“Such Cases” and the Civic Assistance Committee continue to dismantle the myths about migrants. HSE anthropologist Ekaterina Demintseva refutes the misconception that foreigners enjoy numerous Russian benefits and explains why it would be better for all of us if this were true.

“Such Cases” and the Civic Assistance Committee continue to dismantle the myths about migrants. HSE anthropologist Ekaterina Demintseva refutes the misconception that foreigners enjoy numerous Russian benefits and explains why it would be better for all of us if this were true.

Many people imagine that a migrant comes to the country and then receives benefits for years.

Are remittances made by migrants back to their homeland a huge financial drain on Russia?

“Such Cases” and the Civic Assistance Committee continue to dismantle the myths about migrants. Sergey Abashin, a professor at the anthropology department of the European University at St. Petersburg, considers how much money the migrants send to their homeland and whether these figures really are large.

“Such Cases” and the Civic Assistance Committee continue to dismantle the myths about migrants. Sergey Abashin, a professor at the anthropology department of the European University at St.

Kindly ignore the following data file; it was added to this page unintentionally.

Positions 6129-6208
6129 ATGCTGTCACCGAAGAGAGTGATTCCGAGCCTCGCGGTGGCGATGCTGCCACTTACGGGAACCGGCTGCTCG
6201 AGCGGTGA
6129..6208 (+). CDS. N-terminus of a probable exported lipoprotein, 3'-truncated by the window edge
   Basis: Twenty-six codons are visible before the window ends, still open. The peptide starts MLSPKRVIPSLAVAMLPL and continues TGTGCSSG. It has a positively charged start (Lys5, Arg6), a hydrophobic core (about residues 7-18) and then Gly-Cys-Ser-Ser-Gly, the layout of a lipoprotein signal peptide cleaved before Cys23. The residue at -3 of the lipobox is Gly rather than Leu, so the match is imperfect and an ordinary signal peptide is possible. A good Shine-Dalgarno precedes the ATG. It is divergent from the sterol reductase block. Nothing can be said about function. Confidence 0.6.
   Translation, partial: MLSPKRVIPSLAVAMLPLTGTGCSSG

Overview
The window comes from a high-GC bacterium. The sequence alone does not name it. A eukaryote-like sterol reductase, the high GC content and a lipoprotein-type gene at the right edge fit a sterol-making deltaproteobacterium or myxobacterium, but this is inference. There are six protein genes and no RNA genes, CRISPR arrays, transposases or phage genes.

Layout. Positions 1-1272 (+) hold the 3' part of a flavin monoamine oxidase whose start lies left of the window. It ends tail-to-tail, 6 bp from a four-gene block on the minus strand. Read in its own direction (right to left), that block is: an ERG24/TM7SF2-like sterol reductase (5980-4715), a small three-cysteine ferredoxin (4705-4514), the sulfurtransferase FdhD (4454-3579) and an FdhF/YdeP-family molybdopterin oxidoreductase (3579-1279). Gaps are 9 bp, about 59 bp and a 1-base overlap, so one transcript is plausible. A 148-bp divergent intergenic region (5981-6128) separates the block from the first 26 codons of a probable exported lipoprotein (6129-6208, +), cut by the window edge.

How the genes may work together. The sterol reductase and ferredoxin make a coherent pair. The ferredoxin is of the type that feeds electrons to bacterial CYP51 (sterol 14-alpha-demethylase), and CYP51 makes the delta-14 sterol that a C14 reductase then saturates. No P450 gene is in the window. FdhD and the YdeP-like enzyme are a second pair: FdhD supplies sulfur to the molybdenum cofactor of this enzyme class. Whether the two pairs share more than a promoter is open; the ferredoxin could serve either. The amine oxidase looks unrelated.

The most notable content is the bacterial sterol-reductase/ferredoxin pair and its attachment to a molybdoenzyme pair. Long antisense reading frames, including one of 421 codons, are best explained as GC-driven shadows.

Do migrants reduce wages?

“Such Cases” and the Civic Assistance Committee continue to dismantle the myths about migrants. Doctor of Economic Sciences Irina Ivakhnyuk examines a common misconception that the overall level of wages in the sector fall due to foreign workers.

“Such Cases” and the Civic Assistance Committee continue to dismantle the myths about migrants. Doctor of Economic Sciences Irina Ivakhnyuk examines a common misconception that the overall level of wages in the sector fall due to foreign workers.

Nominally the monthly wage of foreign workers is almost equal to the salary of Russian citizens employed in similar jobs.

Do migrants take our jobs?